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City proclaims its pride in lighted sign in 1914

6:17 PM, Mar. 7, 2014  |  Comments
The new sign atop City Hall in 1914 proclaims civic pride. It was the largest electrical sign of this type in the state of Wisconsin outside of Milwaukee.
The new sign atop City Hall in 1914 proclaims civic pride. It was the largest electrical sign of this type in the state of Wisconsin outside of Milwaukee.
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It was a big day for Wausau. It was a day that saw the largest crowd to gather in the history of the city. On this day of June 8, 1914, Wausau took a gigantic step in self-promotion and civic boosterism. The sign on Wausau's new City Hall on the south end of Third Street that proclaimed WORK FOR WAUSAU was turned on.

It was a large sign - 38 feet long by 18 feet high and the letters five feet in height. A person could see the sign from miles north of Wausau. The sign also featured an illuminated eagle in flight holding the coat of arms of the United States and at each end of the sign, flaming torches.

The words WORK FOR WAUSAU was adopted by the Wausau Advancement Association from a list of more than 100 suggestions. The sign was donated to the city by the Wausau Street Railroad Company.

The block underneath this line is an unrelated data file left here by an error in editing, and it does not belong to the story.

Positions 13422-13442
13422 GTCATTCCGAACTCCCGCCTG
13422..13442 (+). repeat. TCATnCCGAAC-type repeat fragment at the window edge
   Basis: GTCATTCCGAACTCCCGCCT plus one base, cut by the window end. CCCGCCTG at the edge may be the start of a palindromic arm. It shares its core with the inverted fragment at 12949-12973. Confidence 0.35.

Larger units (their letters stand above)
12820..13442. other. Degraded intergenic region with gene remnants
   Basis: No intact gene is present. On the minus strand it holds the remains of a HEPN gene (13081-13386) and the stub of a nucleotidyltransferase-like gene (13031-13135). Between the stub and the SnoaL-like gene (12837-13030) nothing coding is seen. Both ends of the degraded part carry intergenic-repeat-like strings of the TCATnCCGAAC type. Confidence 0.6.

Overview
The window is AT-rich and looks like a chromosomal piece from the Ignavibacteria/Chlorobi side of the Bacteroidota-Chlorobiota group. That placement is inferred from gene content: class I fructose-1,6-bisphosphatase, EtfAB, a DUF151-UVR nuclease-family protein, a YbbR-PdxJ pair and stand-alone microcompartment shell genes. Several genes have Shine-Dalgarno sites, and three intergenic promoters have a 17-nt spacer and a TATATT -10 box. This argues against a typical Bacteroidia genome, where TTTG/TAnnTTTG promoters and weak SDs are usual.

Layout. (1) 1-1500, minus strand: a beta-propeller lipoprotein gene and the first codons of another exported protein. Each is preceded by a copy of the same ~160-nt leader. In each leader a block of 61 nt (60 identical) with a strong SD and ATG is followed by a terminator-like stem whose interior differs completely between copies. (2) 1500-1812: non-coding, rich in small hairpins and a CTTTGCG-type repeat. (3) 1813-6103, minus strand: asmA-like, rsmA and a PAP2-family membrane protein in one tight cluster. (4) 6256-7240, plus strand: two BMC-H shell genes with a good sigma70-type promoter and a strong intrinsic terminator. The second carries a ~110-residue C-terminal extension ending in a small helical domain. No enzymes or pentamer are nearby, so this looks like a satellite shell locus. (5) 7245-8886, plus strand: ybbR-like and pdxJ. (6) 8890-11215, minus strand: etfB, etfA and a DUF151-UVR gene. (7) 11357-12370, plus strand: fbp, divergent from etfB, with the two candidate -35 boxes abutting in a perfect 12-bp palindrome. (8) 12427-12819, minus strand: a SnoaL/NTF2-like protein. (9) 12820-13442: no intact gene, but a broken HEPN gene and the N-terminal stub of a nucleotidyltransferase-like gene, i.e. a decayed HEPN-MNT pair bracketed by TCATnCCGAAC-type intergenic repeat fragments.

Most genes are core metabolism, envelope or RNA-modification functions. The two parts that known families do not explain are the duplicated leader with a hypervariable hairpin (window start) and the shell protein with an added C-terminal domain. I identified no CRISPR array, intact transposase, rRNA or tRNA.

Twelve thousand people gathered around City Hall to see the the new sign illuminated by more than 650 multi-colored incandescent lamps. The program featured selections by the Wausau City Band and songs by the German Liederkranz.

Mr. M.C. Ewing, of the Wausau Street Railway Company, presented the sign to the city. In his address to the people gathered in front of City Hall, he said that the sign truthfully represents the cooperative spirit that had characterized this city for more than half of a century. As reported in the Wausau Daily Record-Herald, Ewing said, "We all owe to our pioneers a debt of gratitude for building for us this beautiful and progressive city in which we all take just pride, and we now own to our city a duty to continue that course which was provided by our pioneers by Working for Wausau."

For more information on the history of Wausau, contact the Marathon County Historical Society at 715-842-5750 or stop in at the Society at 410 McIndoe St. in Wausau.

The largest electrical sign of this type in the state of Wisconsin outside of Milwaukee

A noted sense of boosterism

It was evident that this sign was a big step in advancing civic pride. A spirit of community that was part of Wausau's early settlers and carried through Wausau's history by figures of the Wausau Group and the more recent community leaders.

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